I may not be where I wanted to be at this point in freelancing. But I do know my biggest challenge: me. No one and nothing else is responsible for my lack of progress. I'm the only one that I can make any changes here. It's slightly depressing, but at the same time, completely empowering.

The first step to overcoming a problem is admitting you have one, so this is my confession. And since I have yet to solidify a professional sounding board here in Miami, I hope you don't mind acting as one in the meantime.

Time to get to work.


  1. Have you read "My So-Called Freelance Life" by Michelle Goodman? I finished it over the weekend, and I already feel much more focused in my work as a freelancer (even though it's my side job).

    On a different note, it sounds like you are doing a lot of great projects in the nonprofit sector, and that's definitely something to be excited about! (And I'm jealous!)

    1. I haven't (but just bought it to read this week). I'll take any motivation I can get. Thanks for the rec! (And I absolutely recognize what a luxury it is for me to be able to take on volunteer/pro bono's been a really good way to find my niche in a new city, too!)

  2. Great post, Angeline. Have you read any of Kathleen's posts about freelancing on Jeremy&Kathleen? She was doing the freelance thing alone, and she recently (well, like a year ago by now!) started an agency with her sister, Braid Creative. Anyways, some really good insight into dealing with some of the fears/obstacles you've mentioned in your post!

    1. I've never even heard of that blog, but I just subscribed...looking forward to learning from one who's been where I am!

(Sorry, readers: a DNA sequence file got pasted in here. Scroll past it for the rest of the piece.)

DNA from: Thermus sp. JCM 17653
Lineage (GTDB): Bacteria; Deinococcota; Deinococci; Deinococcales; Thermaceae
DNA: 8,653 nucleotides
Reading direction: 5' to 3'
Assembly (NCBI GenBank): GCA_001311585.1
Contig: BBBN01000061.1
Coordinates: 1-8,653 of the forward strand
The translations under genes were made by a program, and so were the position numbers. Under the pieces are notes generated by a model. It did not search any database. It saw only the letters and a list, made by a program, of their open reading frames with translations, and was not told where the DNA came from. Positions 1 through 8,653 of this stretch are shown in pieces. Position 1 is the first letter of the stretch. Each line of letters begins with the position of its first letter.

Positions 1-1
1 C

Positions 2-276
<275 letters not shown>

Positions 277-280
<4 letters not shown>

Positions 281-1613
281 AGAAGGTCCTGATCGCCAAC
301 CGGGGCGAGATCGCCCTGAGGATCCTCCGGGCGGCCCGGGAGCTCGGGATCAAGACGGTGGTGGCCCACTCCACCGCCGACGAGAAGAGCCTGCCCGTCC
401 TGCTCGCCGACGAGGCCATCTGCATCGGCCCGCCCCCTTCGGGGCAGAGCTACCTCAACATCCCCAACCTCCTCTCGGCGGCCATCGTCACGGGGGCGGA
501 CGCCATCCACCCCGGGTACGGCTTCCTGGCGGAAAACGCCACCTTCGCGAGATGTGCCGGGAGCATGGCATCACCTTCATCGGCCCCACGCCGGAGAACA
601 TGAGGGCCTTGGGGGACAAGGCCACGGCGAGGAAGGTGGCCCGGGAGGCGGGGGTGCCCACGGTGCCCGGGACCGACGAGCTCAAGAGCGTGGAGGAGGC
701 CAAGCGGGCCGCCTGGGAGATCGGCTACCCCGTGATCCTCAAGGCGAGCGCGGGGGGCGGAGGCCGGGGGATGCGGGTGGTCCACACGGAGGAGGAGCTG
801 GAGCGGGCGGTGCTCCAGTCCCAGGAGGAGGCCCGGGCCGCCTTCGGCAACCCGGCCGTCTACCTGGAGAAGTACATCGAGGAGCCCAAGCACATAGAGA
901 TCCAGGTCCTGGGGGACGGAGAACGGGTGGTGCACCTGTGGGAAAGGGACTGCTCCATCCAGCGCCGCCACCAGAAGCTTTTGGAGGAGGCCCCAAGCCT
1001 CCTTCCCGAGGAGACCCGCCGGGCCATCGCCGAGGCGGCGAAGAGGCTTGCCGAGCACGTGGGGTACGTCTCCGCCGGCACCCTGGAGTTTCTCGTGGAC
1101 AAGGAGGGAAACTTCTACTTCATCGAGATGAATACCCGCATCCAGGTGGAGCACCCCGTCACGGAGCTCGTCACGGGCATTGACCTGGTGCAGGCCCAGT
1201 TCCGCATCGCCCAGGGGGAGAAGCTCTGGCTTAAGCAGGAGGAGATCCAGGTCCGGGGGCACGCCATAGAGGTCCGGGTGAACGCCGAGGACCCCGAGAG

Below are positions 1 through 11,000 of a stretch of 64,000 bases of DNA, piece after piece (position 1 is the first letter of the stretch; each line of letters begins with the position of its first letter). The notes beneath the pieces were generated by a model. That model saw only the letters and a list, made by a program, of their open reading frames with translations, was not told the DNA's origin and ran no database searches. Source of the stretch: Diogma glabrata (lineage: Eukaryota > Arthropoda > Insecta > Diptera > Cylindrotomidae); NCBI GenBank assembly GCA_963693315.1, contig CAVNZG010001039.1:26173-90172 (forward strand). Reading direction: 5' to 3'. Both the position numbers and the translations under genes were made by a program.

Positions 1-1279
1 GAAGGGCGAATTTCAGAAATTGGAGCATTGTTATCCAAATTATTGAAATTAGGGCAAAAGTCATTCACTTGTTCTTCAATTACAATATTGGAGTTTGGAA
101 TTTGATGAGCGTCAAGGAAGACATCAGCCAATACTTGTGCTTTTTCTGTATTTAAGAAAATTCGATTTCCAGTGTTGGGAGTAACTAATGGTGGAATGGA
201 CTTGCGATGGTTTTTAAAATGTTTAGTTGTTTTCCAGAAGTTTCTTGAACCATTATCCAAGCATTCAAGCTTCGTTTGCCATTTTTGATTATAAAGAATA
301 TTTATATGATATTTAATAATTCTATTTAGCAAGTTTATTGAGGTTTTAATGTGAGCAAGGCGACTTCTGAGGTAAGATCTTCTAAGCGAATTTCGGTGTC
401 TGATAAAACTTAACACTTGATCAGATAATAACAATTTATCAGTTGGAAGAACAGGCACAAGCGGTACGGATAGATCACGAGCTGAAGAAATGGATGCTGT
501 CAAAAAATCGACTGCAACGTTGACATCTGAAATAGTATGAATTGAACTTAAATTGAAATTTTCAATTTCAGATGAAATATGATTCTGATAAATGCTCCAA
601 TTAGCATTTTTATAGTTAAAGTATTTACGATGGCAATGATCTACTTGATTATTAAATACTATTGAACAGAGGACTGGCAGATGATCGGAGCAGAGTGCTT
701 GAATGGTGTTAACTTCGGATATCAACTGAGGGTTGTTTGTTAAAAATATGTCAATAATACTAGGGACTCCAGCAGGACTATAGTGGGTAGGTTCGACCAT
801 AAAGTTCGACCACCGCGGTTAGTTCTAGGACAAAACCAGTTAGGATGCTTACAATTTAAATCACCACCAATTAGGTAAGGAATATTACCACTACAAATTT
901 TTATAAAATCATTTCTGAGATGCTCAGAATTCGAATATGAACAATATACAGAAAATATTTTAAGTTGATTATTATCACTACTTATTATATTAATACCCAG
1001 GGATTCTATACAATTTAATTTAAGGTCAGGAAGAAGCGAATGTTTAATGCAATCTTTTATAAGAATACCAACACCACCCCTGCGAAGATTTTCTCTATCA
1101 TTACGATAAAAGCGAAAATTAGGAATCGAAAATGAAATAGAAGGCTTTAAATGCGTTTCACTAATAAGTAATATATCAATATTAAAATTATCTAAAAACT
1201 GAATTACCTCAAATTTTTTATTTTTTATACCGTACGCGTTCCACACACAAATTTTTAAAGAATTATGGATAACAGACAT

3. Thanks for answering the question on finances Angeline!

    I would really love to do freelancing full-time, although I'm already doing outsourced brand management and copywriting in my spare time.

    Right now, I'm the one with the full-time job with some freelancing on the side, while my husband is the one who does freelance work/brand consultancy full time. I actually enjoy the discipline of my day job (legal) while dabbling in the creative aspect of my freelance work. I feel as if I"m getting the best of both worlds, so I guess there's no need to rock the boat for now.

    Thanks for the insight on what it's like to be on "the other side" :)

    1. Hi Jill! I was in a similar boat before this (I've been doing freelance grantwriting for a few years now, even when I was at my day job), but freelancing full-time is definitely different! I really enjoyed doing both, you said, it is the best of both worlds. :)

  4. I am really glad you wrote this. As somoeone who thinks about going freelance some times, I appreciate your honesty. I have done some work from home before and even just part-time freelancing but I have never done it as my only source of income. It seems scary but you brought a lot of insight to the topic.

  5. I was wondering how you would measure success. I think moving to a new city and state didn't help your freelance abilities because you had to make all new connections. Some people move cities and it takes forever to get a full time job. I can't wait until August when you determine what your measure of success really is and if you decide to work full time or stay freelancing.